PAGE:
Flexible work can be about spending more time with your children. It can also be about ski mountaineering. The reasons that Macquarie employees work flexibly are as diverse as they are. Hear from some of them as they share why it matters to them as part of our recent Flex Week in EMEA.
Alex Friend spends his spare time yacht racing and ski mountaineering. At work, he manages business resilience in Macquarie’s London office.
”I spend a lot of time training for the sports that I love − whether that’s in the gym, running or cycling. Working flexibly allows me to manage my training routine with work, doing both where they best fit.”
I’m grateful that I’ve been able to manage work alongside my passions.”
“I train when I am at my freshest, which is not always at 6am before work. Sometimes the gym is an amazing change of scenery at 2pm. It means that I get my training done and am able go back to work feeling refreshed.”
Alex, who participated in Flex Week in Macquarie’s London office, knows it’s an unusual use of flexible work arrangements. But then, Macquarie doesn’t have a standard approach to flexibility.
“I am aware that my approach to flexibility may not fit the usual type but it shows that flexibility comes in all forms and is adapted to suit the individual.”
Flex Week is an initiative introduced at Macquarie to encourage workplace flexibility and let staff know about the options available. It encourages employees to talk with their manager about what they need to better manage their work and home lives.
His role requires flexibility, he says, and the benefits flow both ways.
“Issues don’t tend to pencil themselves into the diary – and if they did, it wouldn’t be between 9am and 5pm on a weekday. I have the flexibility to manage the delivery of my work when and how I need to. Whether that’s changing my work hours or having the technology to log on from home, I’m able to balance this.”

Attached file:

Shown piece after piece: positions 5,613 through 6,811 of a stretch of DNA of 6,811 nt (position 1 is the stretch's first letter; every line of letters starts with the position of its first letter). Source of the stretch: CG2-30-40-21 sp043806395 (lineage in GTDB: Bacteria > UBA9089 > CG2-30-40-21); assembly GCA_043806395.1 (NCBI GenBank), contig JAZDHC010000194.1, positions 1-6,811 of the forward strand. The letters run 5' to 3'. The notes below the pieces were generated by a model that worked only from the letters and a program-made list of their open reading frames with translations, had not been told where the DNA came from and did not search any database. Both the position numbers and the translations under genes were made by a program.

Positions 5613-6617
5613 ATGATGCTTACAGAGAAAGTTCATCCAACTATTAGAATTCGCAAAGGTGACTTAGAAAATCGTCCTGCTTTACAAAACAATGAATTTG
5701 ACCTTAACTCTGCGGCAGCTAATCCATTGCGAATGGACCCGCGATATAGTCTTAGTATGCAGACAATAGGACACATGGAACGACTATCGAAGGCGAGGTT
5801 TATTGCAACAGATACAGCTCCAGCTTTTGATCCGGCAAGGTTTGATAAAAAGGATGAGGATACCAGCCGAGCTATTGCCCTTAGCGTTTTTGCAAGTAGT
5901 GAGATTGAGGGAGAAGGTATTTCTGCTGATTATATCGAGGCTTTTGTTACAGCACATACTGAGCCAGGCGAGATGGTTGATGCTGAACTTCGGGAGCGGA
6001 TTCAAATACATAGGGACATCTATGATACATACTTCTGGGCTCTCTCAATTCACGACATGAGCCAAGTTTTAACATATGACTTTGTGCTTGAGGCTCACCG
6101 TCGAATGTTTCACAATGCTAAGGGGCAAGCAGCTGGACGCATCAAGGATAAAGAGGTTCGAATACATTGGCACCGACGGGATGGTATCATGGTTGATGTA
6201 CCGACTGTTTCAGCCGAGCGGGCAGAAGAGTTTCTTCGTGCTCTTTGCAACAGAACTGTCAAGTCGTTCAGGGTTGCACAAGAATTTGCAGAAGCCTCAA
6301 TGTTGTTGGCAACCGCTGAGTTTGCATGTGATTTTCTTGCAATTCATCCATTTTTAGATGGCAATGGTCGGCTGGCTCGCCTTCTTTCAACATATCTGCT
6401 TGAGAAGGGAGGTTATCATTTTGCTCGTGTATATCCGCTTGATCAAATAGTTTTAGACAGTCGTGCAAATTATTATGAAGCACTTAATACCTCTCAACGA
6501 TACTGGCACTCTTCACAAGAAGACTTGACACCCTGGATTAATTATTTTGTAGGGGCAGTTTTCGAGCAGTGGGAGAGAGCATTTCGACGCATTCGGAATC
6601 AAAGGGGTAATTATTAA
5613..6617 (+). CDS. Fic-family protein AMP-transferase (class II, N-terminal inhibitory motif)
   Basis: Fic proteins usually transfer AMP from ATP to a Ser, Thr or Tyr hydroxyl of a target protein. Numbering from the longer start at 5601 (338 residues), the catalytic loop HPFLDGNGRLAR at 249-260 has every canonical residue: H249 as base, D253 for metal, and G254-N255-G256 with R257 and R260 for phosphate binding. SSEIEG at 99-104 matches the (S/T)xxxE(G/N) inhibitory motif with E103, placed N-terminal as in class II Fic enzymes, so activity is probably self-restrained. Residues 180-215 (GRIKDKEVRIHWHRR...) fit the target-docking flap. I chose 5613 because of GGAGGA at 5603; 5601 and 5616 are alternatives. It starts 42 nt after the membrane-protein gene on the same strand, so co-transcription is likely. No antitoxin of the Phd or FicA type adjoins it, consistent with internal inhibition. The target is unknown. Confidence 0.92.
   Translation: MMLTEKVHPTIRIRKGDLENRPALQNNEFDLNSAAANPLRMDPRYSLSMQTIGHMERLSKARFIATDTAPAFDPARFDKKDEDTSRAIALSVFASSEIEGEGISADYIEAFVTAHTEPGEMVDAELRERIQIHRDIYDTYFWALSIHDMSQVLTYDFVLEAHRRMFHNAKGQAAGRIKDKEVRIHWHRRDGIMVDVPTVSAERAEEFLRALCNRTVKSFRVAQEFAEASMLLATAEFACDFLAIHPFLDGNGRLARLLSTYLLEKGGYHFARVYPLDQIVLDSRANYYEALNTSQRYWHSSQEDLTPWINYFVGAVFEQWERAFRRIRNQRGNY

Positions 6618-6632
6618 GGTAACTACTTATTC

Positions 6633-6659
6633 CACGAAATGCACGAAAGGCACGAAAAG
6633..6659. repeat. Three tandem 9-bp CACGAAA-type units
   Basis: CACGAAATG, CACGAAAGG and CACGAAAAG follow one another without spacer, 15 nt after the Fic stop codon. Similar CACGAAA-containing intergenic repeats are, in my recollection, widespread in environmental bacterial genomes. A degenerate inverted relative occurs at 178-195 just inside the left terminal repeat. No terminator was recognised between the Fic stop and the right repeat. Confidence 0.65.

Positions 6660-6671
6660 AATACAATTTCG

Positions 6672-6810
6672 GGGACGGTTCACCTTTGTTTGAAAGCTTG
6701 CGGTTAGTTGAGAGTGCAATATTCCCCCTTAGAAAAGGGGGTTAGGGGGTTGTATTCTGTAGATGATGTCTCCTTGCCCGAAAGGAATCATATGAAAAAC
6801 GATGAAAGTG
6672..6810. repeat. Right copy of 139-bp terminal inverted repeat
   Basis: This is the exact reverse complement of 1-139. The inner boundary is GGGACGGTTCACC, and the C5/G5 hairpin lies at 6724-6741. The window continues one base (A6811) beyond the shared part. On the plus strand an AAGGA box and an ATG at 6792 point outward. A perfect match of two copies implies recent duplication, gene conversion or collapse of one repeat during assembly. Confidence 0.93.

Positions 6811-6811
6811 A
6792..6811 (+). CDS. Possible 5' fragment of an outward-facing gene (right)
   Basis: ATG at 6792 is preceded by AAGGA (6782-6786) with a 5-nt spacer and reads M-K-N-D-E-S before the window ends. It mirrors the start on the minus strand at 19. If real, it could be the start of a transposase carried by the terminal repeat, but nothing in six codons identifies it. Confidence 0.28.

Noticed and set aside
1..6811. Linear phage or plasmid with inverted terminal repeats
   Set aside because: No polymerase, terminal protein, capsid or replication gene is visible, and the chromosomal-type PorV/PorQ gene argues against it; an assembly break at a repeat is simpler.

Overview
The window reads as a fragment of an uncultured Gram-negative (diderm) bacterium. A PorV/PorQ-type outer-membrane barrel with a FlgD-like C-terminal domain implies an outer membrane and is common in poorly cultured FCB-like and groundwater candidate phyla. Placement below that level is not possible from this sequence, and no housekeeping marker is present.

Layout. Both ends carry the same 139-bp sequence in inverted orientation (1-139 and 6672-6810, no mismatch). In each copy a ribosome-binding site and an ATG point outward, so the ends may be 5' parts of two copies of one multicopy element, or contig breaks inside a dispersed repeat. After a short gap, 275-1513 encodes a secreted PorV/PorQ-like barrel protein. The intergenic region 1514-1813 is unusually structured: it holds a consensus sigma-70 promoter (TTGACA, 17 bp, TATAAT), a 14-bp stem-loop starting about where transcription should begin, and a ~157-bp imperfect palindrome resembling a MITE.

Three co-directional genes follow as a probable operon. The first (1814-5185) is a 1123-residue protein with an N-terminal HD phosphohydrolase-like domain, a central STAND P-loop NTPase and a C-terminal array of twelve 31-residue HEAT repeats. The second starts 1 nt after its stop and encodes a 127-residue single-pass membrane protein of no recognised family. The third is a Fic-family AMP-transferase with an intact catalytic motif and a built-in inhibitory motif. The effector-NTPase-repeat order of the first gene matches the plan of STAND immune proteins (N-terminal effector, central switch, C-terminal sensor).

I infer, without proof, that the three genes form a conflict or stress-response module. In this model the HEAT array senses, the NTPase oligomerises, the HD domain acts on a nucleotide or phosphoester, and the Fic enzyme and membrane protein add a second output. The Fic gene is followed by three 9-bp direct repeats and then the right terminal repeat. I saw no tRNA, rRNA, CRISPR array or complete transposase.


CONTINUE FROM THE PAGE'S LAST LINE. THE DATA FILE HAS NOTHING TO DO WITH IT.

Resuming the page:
Maia Mathieson returned to work recently after the birth of her daughter in February. Macquarie’s “phased parental leave return” helped to make the transition gentle for both Maia and her baby.
Phased parental leave return allows Macquarie’s UK employees who are returning from parental leave to work three days a week at full-time pay for the first four weeks.
The ability to come back to work gradually proved essential to me being able to manage work and home life.”
Maia, a managing director in Macquarie’s Commodities and Global Markets division, now works four days a week, although there is flexibility around that as well. Some weeks business needs or travel make the four days impossible, but Maia says she is always able to make up for that by taking a day off another time. Her husband also has a flexible work schedule, which means he can generally drop off and pick up their daughter on the days that Maia is working.
“I now see that I totally underestimated the scale of the juggling required and the emotional rollercoaster for both new mums and dads. I understand how difficult it must be for parents with less flexibility and how it could impact their emotional and professional health. I am very grateful for the experience I have had.”
Eight months ago, Graham McGee changed to four days a week so he could spend more time with his children.
He continues to manage 25 people in Macquarie’s Tech Assist team across the region. It was a challenge at first, Graham says, but the support of his team made it work.
“I’ve had great support from them, as well as from my regional and global managers.
“It’s also meant that many of my team members have had the opportunity to step up and take on more responsibility in certain areas while I’m not in the office.”
Graham says he is flexible with his days, changing them according to project demands.
“I am very grateful for the opportunity to be able to have extra time with my children while they’re young. I’m sure when I look back on my life it’s something I will continue to appreciate even more.”
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